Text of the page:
<p>There are many combinations and proportions of types of flour and other ingredients, and also of different traditional recipes and modes of preparation of bread. As a result, there are wide varieties of types, shapes, sizes, and textures of breads in various regions. Bread may be <a href="/wiki/Leaven" title="Leaven" class="mw-redirect">leavened</a> by many different processes ranging from the use of naturally occurring microbes (for example in <a href="/wiki/Sourdough" title="Sourdough">sourdough</a> recipes) to high-pressure artificial aeration methods during preparation or baking. However, some products are left unleavened, either for preference, or for traditional or religious reasons. Many non-cereal ingredients may be included, ranging from fruits and nuts to various fats. Commercial bread in particular, commonly contains additives, some of them non-nutritional, to improve flavor, texture, color, shelf life, or ease of manufacturing.</p>
<p>Depending on local custom and convenience, bread may be served in various forms at any meal of the day. It also is eaten as a snack, or used as an ingredient in other culinary preparations, such as fried items coated in crumbs to prevent sticking, or the bland main component of a <a href="/wiki/Bread_pudding" title="Bread pudding">bread pudding</a>, or <a href="/wiki/Stuffing" title="Stuffing">stuffings</a> designed to fill cavities or retain juices that otherwise might drip away.</p>
<p>Partly because of its importance as a basic foodstuff, bread has a social and emotional significance beyond its importance in nutrition; it plays essential roles in religious rituals and secular culture. Its prominence in daily life is reflected in language, where it appears in proverbs, colloquial expressions ("He stole the bread from my mouth"), in prayer ("Give us this day our daily bread") and even in the etymology of words, such as "<a href="//en.wiktionary.org/wiki/companion" class="extiw" title="wiktionary:companion">companion</a>" and "<a href="//en.wiktionary.org/wiki/company" class="extiw" title="wiktionary:company">company</a>" (literally those who eat/share bread with you).</p>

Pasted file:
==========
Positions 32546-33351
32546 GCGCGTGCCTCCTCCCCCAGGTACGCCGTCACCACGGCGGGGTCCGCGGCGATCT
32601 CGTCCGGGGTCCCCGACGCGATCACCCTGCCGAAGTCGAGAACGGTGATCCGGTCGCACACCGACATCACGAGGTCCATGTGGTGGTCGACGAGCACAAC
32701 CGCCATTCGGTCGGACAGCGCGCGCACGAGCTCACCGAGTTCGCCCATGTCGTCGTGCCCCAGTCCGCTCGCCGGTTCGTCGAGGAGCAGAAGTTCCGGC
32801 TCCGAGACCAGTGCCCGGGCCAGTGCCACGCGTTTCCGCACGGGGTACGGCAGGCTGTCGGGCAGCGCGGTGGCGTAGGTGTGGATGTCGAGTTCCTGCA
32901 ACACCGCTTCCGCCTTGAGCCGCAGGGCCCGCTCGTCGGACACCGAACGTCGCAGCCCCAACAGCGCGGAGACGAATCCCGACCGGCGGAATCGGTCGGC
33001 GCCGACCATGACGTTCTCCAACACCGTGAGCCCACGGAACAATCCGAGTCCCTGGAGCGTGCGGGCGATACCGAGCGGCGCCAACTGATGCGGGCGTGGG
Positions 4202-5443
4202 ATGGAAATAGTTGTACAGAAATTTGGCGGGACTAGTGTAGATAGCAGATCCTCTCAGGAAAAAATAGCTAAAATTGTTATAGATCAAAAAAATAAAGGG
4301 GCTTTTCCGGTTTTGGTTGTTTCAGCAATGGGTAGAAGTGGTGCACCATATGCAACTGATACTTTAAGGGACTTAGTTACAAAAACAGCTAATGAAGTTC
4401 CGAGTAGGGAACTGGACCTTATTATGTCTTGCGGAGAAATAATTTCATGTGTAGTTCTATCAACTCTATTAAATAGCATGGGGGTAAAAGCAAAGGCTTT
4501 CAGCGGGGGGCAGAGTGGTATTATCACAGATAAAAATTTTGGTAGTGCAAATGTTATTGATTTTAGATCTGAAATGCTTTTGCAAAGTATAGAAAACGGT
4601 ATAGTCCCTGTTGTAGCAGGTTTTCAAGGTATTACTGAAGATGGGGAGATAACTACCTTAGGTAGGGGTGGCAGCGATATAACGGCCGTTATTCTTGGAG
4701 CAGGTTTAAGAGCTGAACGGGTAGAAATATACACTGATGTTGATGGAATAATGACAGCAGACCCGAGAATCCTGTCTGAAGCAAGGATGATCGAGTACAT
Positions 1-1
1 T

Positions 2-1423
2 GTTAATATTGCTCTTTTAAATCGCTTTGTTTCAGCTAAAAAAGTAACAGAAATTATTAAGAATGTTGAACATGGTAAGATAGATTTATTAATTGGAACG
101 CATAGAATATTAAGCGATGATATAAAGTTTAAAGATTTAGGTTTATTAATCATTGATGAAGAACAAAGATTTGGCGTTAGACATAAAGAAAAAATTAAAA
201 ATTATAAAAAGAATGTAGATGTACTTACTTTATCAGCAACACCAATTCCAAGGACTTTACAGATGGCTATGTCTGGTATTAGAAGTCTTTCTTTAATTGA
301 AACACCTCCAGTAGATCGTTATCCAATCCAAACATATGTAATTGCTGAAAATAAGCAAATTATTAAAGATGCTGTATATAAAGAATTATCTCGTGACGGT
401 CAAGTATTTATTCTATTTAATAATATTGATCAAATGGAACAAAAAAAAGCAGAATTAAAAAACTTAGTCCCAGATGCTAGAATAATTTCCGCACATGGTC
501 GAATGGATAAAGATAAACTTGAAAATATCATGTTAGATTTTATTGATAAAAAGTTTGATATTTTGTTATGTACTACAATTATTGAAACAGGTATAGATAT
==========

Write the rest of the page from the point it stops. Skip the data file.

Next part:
<p></p>
<div id="toc" class="toc">
<div id="toctitle">
<h2>Contents</h2>
</div>
<ul>
<li class="toclevel-1 tocsection-1"><a href="#Etymology"><span class="tocnumber">1</span> <span class="toctext">Etymology</span></a></li>
<li class="toclevel-1 tocsection-2"><a href="#History"><span class="tocnumber">2</span> <span class="toctext">History</span></a></li>
<li class="toclevel-1 tocsection-3"><a href="#Types"><span class="tocnumber">3</span> <span class="toctext">Types</span></a></li>
<li class="toclevel-1 tocsection-4"><a href="#Preparation"><span class="tocnumber">4</span> <span class="toctext">Preparation</span></a>
<ul>